Bestselling thriller and Young Adult author Jordan Dane is celebrating her first foray into self-publishing with the release of her first non-fiction title by running an e-book giveaway contest on her Fringe Dweller blog. There are many ways to enter. Visit her blog for rules HERE.
One Author’s Aha Moments is geared toward aspiring authors and has an emphasis on the Young Adult genre. These writing tips may also be helpful to experienced authors and those who write other genres. Jordan’s advice comes from her personal experiences on writing fiction for adult and teen markets and what has worked for her. Jordan hopes her book will kindle a fire in you to write—a passion worth pursuing.
This author craft book covers topics such as: how to get started; an overview of Young Adult fiction themes, voice, and characteristics; how to create characters editors are looking for & how to introduce them and give them a unique voice; a method of plot structure that even a non-plotter can love; how to hook your book; and a chapter on the writer’s life, goal setting, editing, and a word on book promotion. This book is available on Amazon and Barnes & Noble with print-on-demand coming soon to other retailers through CreateSpace.
Praise for Jordan Dane’s Young Adult Novels
“Adult thriller writer Jordan Dane pens a macabre and thoroughly eerie plot for In the Arms of Stone Angels. Dane’s well-developed characters provide an authentic young adult exploration of guilt, loyalty, and belonging.” —Publishers Weekly
“Dane’s On a Dark Wing is a great new young adult tale about death, love and starting over. It’s an exciting mix that will remind readers of Bree Despain’s The Lost Saint and Rachel Vincent’s Soul Screamers. Paranormal fans will love this. A compelling page turner.” —Romantic Times Magazine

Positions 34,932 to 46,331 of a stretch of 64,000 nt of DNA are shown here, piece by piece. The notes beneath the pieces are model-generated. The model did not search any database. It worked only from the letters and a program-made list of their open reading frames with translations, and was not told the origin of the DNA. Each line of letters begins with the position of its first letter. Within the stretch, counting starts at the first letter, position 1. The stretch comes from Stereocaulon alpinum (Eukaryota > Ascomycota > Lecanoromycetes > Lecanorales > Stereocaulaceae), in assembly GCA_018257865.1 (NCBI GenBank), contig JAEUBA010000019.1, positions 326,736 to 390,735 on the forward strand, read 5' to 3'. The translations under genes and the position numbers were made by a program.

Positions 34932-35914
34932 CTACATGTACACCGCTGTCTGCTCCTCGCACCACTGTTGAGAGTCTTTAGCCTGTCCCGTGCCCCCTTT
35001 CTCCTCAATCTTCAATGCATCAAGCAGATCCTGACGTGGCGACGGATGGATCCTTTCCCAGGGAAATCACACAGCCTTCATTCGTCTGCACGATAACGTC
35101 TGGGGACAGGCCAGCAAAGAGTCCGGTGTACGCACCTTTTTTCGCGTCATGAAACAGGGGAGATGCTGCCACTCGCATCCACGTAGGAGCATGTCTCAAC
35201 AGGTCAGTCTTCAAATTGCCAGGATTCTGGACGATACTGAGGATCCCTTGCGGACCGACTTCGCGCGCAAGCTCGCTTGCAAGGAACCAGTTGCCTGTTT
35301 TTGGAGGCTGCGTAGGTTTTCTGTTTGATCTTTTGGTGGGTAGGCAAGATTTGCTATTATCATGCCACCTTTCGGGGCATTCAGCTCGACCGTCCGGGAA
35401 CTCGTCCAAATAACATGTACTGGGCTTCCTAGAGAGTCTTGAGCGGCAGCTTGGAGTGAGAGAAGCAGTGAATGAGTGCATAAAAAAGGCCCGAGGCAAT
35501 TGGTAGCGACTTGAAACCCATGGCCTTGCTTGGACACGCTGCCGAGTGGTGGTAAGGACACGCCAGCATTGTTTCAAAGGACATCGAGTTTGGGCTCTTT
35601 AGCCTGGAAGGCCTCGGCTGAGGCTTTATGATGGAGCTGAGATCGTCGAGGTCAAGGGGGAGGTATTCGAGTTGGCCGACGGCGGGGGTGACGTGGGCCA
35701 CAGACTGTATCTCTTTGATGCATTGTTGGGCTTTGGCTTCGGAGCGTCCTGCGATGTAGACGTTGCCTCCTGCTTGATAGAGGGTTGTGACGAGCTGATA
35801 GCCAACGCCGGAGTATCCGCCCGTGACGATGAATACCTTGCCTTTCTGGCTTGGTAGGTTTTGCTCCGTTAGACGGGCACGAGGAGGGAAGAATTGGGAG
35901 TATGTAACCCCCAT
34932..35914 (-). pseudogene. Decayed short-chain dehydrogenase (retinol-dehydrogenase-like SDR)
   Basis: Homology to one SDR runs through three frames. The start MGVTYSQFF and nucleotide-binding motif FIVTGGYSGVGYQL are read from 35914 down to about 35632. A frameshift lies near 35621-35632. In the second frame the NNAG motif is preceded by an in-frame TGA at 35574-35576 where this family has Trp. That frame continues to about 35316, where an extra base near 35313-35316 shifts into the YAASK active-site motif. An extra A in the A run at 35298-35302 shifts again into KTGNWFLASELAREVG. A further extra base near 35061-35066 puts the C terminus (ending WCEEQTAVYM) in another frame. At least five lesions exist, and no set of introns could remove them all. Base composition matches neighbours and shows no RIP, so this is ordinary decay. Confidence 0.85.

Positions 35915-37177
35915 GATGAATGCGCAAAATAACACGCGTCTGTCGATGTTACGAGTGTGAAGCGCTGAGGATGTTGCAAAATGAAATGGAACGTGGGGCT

For more on Jordan, visit www.JordanDane.com. Good luck!
That’s pretty much how I feel each time I’m invited to do an event. Cake?: staying home in my hermit writer’s cave, glued to my WIPs, email and social networking. Death?: going to an event which makes me feel like I’m basically on display at the author zoo.
We’ve been through this – you know you have to do the event. (See my post here.) Sure, it blows half the day getting your stuff together, having the ghost of Leona Helmsley do your make-up, and dressing up like a monkey. Okay, maybe that wasn’t you. But you get the picture.
If you live on a dirt road, you don’t want to lean up against the car in your black pants. You also don’t want anyone to see that those same pants are covered in white dog fur. But you weren’t anywhere near the dog…doesn’t matter. Static electricity attracted every piece of loose fur in the house onto your pants. You are so static-charged that you could power the Las Vegas strip for an evening.
Then you get to the event during set-up time. You immediately realize that despite the fact it’s an evening event at the Country Club – it’s not formal. And, in your fitted suit, not only do you feel grossly overdressed, you’re now overheating because it’s hot as hell. You’re wishing you’d brought a change of clothes – and not for those reasons – but because the Country Club carpeting is stepping up the static in your pants and they are now clinging to you in a revealing manner from your ankles to your…well, you know. You’re afraid if you touch anything that not only could you cause a power outage, you might even spontaneously combust. Continue reading “Cake or Death? Yet Another Author Appearance”
Welcome to The Learning Curve. As a new writer I expect to make mistakes. My job is to show you these mistakes so that you can avoid them yourself.
How To Write a Novel
Originally I thought this would be the shortest blog post in history, or at least for this column. Sadly though, Stephen Hise, the Evil Mastermind at Indies Unlimited, would not let me get away with it. My first attempt at this post was a crack at anti-verbosity. It was succinct and to the point. Before I expand on that post however, let me share it with you in its entirety.
How to write a novel: One word at a time.
That’s it. You can keep reading of course, but that’s my monthly post for The Learning Curve in a nutshell. All great novels throughout history were written one word at a time. Then again, so were the worst. Continue reading “How To Write a Novel”